As the world gauges France's pull on the U.N. Security Council, the press considered how France's influence on one continent is being tested in Ivory Coast, one of its former African colonies. France's current role in the now-fractured nation has become the focus of a violent division between the Ivorian government and a rebel group whose failed coup last September threw the long-stable nation into chaos.
Last year's rebellion was rooted in the split between Ivory Coast's Muslim north and the Christian south. President Laurent Gbagbo, a Christian southerner, came to power in 2000 after a tainted process that was less an open, fair election than a collective "non"to Ivory Coast's first military ruler, Robert Guei. Guei took power in a 1999 coup, promising to "sweep up the house" and then step aside. He later stood for election, but when it appeared Gbagbo was going to win, Guei called off the vote and declared victory. The people took to the streets in anger, and Guei fled, leaving Gbagbo in charge. Several politicians, including the prominent northern Muslim Alassane Ouattara, were barred from contesting the election, which angered their constituents. The resentments festered and morphed into the September 2002 armed rebellion. More than a thousand have died in fierce ethnic fighting, and tens of thousands have fled the country. France has hosted peace talks aimed at bringing Ivory Coast back from the brink of war, and its troops are currently stationed there to push back rebels threatening the government.
The question today is whether the rebels will hold their fire and be satisfied with lesser posts in a national unity government. The Ivorian daily Soir Info reports today that some rebels are threatening new attacks if the peace accord—which would hand the defense and interior ministries to the rebel side—is not followed to the letter. President Gbagbo appears willing—barely—to accept Seydou Diarra, a neutral northerner, as prime minister, mandated by the peace accord to assemble a unity government. Gbagbo signed the Paris treaty, but quickly backtracking on his return to Ivory Coast, labeled it merely a "framework." Meanwhile, word of the power-sharing agreement sent the president's supporters into the streets of the commercial capital, Abidjan, ransacking all things French. Britain's Independent said that with his comportment since signing the Paris peace accord, "Gbagbo has proved himself to be an ungrateful protégé" of the former colonial power.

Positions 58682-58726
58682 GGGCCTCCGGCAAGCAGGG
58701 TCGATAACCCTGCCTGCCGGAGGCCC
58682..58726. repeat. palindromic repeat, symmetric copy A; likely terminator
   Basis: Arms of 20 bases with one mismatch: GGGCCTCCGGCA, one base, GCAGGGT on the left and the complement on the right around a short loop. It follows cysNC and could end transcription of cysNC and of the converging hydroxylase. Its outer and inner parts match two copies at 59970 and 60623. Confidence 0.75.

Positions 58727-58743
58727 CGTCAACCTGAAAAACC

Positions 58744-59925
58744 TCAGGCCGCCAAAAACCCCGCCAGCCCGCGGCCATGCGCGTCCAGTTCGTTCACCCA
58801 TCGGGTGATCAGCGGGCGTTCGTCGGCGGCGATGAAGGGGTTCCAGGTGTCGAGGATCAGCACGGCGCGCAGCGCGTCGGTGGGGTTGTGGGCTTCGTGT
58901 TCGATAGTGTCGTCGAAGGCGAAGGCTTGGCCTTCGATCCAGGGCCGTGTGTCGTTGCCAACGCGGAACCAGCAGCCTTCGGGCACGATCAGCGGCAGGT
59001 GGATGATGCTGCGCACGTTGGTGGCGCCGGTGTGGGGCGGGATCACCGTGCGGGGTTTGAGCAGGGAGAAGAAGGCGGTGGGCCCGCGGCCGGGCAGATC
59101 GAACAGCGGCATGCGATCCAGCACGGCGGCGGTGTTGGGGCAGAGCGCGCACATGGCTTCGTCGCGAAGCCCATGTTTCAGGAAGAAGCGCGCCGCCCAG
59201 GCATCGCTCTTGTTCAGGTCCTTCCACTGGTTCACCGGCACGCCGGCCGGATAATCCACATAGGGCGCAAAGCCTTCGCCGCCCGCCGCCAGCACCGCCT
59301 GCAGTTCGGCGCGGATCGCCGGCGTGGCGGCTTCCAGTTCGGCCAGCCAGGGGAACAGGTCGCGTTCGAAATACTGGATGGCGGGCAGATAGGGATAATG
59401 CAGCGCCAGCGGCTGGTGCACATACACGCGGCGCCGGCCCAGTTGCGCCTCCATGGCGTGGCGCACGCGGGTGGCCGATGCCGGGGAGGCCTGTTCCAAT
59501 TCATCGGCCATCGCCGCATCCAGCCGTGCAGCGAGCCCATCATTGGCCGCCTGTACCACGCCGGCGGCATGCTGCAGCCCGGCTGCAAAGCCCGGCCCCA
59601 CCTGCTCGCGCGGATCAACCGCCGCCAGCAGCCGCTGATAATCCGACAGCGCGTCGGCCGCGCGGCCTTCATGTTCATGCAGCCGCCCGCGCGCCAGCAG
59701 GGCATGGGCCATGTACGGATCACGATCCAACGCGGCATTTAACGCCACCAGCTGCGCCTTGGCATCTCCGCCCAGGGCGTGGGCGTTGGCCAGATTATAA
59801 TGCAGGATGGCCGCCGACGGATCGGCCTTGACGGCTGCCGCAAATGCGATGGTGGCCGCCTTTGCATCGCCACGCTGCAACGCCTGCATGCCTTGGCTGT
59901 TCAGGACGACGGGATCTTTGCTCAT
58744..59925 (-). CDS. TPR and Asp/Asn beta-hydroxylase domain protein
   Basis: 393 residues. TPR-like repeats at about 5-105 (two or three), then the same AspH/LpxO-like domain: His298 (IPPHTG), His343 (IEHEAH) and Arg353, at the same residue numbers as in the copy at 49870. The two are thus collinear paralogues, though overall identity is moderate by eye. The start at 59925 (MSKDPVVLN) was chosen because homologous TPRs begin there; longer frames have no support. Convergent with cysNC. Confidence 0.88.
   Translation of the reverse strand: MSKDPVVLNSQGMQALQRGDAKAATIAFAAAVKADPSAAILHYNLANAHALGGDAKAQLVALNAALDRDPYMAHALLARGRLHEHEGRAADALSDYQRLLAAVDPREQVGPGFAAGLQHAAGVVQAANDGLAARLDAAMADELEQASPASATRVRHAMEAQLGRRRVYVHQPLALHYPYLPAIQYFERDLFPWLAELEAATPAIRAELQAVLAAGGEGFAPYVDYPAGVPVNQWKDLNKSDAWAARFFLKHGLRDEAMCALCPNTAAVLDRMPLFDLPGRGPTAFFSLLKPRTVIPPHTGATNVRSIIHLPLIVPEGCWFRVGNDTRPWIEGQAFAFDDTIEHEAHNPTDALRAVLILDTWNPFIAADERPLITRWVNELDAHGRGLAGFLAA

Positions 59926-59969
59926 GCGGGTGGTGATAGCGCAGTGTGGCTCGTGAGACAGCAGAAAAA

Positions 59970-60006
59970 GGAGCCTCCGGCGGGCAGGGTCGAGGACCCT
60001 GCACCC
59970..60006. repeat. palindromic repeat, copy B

The fate of Ivory Coast—perhaps of all West Africa since Ivory Coast is historically the economic powerhouse and an oasis of stability in the war-torn region—hangs on the controversial agreement. The Financial Times said the pact "now stands as a litmus test of French influence in much of Africa." The paper said France's assumption that Africa covets close ties with the former colonizer "has been tested more severely [in the current Ivorian conflict] than at any other time since the mid 1990s." Le Figaro of Paris called Ivory Coast the "laboratory" for a new plan by France to revive relations with its African partners, but the paper says France's diplomatic efforts have foundered in the sheer depth of the Ivorian crisis.
Three thousand French troops are in Ivory Coast to monitor the cease-fire and to protect the 16,000 French citizens remaining in the country. Notre Voie, the ruling party's daily, portrayed the French presence as part of a scheme to oust President Gbagbo. Notre Voie dubbed the Paris accord, "a constitutional coup d'état." It claimed France is "shamelessly arming rebels" against a legitimate government, "intending to protect and accompany them to the ends of their sinister plan." The paper declared, "Chirac is saying no to war in Iraq … but paradoxically supports politically and militarily an armed rebellion to set Ivory Coast ablaze." An op-ed in France's Libération said Chirac's declaration at last week's Franco-African summit that "the time of impunity is over" in Africa was "seen as a warning aimed at the one conspicuously absent from the summit, President Laurent Gbagbo." Chirac pledged that death squads that have recently terrorized Abidjan, linked in a U.N. report to Gbagbo, would be brought to justice.
Neighboring countries are deeply anxious about fallout from Ivory Coast's abrupt descent, and regional leaders have struggled to help find a solution. Burkina Faso's L'Observateur lamented the plight of Ivory Coast's Burkina population, which has long been the agricultural engine of Ivory Coast, the world's leading producer of cocoa. Anti-Burkina violence spun out of control last year when Gbagbo suggested Burkina Faso's leader was supporting the rebels.